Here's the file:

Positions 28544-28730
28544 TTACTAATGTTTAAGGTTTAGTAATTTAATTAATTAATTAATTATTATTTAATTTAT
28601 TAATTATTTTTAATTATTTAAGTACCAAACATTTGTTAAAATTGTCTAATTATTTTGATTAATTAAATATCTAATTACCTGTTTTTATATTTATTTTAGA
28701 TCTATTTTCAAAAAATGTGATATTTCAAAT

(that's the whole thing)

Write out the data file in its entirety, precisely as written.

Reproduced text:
Positions 28544-28730
28544 TTACTAATGTTTAAGGTTTAGTAATTTAATTAATTAATTAATTATTATTTAATTTAT
28601 TAATTATTTTTAATTATTTAAGTACCAAACATTTGTTAAAATTGTCTAATTATTTTGATTAATTAAATATCTAATTACCTGTTTTTATATTTATTTTAGA
28701 TCTATTTTCAAAAAATGTGATATTTCAAAT